Ideal Indoor Humidity Levels & How to Control Them at Home

Ideal Indoor Humidity Levels & How to Control Them at Home

(Image credit: Brittany Purlee)

We all know that keeping humidity in your home during the winter is important for your skin, throat and overall health, but did you also know that it's vital to the health of your home? If humidity levels dip too low your furniture and house will deteriorate and certain germs will thrive. Let's talk about what humidity levels you should keep in your home year round, and different techniques to do so.

Ideal in-home humidity levels should hover around 45%. Anything under 30% is too dry, over 50% is too high.

If Humidity Levels Are Too Low

During the winter humidity levels drop because cold air holds less moisture than warm air. Homes that utilize forced air heating have an exacerbated problem because furnaces use combustion to create hot air, thus burning out most of the water vapor that existed in the first place. To make matters worse, when humidity levels dip the ambient air feels cooler than more humid environments, and we turn up the heat to compensate.

Low humidity causes static electricity, dry skin and hair, increased susceptibility to colds and respiratory illness, and can allow viruses and germs to thrive. Wood floors, furniture and millwork will split and crack, paint will chip, and electronics can be damaged because of low humidity levels.

Adding a humidifier to your home will remedy these problems; there are three standard types from which to choose:

Adding moisture to the air is as simple as placing a vessel of water on top of, or next to, a radiator (or other air heating system). Leaving wet towels and clothes out to dry are other ways to introduce moisture into the air. This is a very low-tech and low power method, however the strength and humidity controls are limited, and available moisture is dependent on the size of the vessel used, and must be frequently refilled.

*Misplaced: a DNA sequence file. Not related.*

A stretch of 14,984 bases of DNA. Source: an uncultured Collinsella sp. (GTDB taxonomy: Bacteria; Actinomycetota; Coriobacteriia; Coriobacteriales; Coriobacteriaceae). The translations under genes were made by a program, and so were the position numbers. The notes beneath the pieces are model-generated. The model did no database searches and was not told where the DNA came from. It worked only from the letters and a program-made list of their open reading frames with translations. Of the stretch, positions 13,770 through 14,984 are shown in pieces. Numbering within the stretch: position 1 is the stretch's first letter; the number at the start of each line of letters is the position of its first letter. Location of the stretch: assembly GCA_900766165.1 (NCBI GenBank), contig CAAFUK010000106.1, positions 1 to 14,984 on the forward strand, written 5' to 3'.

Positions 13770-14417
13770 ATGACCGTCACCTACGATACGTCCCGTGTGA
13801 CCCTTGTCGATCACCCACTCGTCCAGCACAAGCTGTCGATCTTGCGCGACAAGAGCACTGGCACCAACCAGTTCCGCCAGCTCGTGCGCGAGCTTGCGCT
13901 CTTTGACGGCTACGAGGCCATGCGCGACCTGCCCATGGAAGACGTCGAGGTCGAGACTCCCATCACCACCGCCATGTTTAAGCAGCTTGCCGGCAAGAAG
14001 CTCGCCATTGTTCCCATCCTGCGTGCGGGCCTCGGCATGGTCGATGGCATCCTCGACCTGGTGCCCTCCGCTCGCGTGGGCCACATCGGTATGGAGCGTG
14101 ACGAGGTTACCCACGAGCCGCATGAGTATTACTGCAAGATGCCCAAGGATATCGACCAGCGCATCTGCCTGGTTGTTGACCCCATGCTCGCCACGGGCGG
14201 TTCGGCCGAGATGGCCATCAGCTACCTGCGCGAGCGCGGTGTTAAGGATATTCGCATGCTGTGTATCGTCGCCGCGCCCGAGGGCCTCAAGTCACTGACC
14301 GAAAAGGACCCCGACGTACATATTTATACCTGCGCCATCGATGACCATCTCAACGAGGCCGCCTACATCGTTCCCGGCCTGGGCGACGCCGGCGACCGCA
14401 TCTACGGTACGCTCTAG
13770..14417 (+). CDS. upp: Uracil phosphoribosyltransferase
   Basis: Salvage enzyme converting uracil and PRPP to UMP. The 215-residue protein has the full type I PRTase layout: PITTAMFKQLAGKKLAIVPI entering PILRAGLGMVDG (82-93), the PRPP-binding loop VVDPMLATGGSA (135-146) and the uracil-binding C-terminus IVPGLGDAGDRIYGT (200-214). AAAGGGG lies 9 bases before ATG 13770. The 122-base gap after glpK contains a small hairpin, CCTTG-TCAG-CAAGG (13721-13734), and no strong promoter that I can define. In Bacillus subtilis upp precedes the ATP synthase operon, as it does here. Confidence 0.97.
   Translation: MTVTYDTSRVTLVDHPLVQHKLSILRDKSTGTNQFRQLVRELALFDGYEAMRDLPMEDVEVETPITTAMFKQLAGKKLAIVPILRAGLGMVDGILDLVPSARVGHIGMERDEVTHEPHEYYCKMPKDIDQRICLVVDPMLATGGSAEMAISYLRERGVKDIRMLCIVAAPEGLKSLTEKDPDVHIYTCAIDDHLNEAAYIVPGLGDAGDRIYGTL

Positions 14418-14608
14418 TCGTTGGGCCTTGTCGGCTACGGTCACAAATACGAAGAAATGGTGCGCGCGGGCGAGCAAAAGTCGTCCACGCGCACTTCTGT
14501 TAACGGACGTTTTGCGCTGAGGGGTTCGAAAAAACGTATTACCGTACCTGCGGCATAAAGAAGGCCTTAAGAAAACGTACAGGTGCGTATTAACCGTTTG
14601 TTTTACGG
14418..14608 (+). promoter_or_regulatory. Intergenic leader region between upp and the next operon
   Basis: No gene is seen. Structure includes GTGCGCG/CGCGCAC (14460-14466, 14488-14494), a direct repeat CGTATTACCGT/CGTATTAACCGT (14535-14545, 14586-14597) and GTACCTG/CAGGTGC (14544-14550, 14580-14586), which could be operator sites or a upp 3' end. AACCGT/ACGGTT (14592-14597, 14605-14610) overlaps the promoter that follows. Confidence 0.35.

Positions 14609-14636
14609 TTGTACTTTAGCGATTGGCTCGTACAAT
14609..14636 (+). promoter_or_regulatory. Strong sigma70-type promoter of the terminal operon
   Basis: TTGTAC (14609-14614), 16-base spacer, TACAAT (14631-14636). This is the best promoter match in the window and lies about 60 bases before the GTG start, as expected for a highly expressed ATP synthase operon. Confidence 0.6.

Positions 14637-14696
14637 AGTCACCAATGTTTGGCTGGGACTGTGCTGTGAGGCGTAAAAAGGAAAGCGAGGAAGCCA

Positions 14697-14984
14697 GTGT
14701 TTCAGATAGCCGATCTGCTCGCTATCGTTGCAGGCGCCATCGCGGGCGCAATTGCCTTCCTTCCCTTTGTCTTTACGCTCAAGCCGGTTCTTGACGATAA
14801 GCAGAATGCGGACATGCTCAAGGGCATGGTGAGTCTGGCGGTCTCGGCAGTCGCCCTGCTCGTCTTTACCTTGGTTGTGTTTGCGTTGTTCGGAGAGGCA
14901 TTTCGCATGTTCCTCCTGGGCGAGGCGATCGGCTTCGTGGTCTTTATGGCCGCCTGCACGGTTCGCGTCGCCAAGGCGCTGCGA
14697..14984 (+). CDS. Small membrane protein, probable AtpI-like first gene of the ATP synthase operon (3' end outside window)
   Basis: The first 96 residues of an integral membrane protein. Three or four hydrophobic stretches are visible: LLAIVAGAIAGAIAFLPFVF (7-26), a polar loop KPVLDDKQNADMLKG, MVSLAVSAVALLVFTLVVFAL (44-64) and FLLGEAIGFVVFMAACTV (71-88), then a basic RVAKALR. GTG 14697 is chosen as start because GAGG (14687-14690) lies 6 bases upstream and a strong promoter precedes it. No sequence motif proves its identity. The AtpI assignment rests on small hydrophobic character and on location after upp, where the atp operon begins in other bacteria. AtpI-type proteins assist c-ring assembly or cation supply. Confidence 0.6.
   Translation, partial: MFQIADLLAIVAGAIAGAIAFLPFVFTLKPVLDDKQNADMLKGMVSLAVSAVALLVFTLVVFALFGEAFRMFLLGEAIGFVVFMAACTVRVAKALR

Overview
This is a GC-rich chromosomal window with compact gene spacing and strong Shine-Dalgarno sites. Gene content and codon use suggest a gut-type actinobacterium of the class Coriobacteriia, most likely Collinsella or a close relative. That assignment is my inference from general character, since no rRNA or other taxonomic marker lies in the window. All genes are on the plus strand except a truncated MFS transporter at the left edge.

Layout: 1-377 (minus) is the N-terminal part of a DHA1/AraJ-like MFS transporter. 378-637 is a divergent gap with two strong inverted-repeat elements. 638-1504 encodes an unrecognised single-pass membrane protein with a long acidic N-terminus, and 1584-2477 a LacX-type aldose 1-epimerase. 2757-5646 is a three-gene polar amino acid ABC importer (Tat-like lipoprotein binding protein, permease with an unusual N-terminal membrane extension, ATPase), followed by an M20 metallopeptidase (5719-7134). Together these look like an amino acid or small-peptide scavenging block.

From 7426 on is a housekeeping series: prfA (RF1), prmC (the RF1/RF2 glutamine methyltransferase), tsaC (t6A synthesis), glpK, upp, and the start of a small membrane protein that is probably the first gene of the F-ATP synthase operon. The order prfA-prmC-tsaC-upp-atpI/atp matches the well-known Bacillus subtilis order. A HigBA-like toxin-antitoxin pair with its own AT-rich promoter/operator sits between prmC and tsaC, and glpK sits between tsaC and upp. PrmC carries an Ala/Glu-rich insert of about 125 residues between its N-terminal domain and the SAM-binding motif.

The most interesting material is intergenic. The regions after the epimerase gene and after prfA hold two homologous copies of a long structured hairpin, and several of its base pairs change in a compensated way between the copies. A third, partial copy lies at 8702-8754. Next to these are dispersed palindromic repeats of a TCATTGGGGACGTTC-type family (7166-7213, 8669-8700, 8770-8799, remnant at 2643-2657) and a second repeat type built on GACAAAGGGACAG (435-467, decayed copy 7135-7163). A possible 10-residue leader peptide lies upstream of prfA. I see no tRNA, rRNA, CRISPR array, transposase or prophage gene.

The most common type of humidifier is a portable one. There are two types: cool mist and warm mist, both of which use a a reservoir to hold water. The cool mist uses a wick to absorb the water and a fan blows air through a moistened filter as the air passes through the filter, it evaporates some of the water into the room. Warm mist humidifiers use a heating element that heats the water before dispersing it into the air. The pros of portable systems are that they are easy to use, a variety of styles and prices are available, and they can be moved as needed. However, similar to the evaporative method above, control and measure of relative humidity is limited, and the reservoir must be refilled about every 24 hours.

Whole House
This is the best and most controllable humidity system. A whole house humidifier is added to a furnace and vapor is distributed directly into the heated air and circulated throughout the house via the furnace duct system. The system is the most expensive, can be installed by owner or a professional, and requires a cold water connection and room for the humidifier unit. Humidity levels are controlled via a humidistat and the method has the greatest humidification capacity and is most consistent.

If Humidity Levels Are Too High

It is possible for homes to have too much humidity, which will create its own set of problems, particularly the issue of condensation. This does not typically occur in older homes, but new, tightly constructed buildings will retain more heat and moisture, which is when mechanical ventilation is important. During the winter you will first notice this at windows: when warm, moist air comes in contact with a cold window, air temperature drops and it can no longer hold the water vapor and condensation results. If a home does not have the proper mechanical and natural ventilation, excess water vapor can travel through walls and ceilings, causing wet insulation, peeling paint, and mold on walls and rot in woodwork. Try these steps to lower humidity in your home:

  • Turn down or off humidifier, and use a dehumidifier when necessary – particularly in basements and during the summer.
  • Use exhaust fans while cooking and bathing or open a window to exchange fresh, drier air.
  • Reduce the amount of water introduced into the home by cooking with covered pots; taking cooler, shorter showers; venting clothes dryers directly to the outside; and reduce the number of plants in the home.
  • In tightly constructed homes, use an energy recovery ventilator.

How to Gauge Indoor Humidity Levels:

  • Fogging and condensation accumulating on windows, moisture and mold occurring on walls and ceilings is an indication of too much humidity.
  • Increased instances of static electricity, dried and cracking millwork and paint indicate low humidity levels.
  • Use a digital or analog hygrometer to measure humidity levels.
  • If you use a whole house humidification system, use a humidistat to control and monitor humidity levels.
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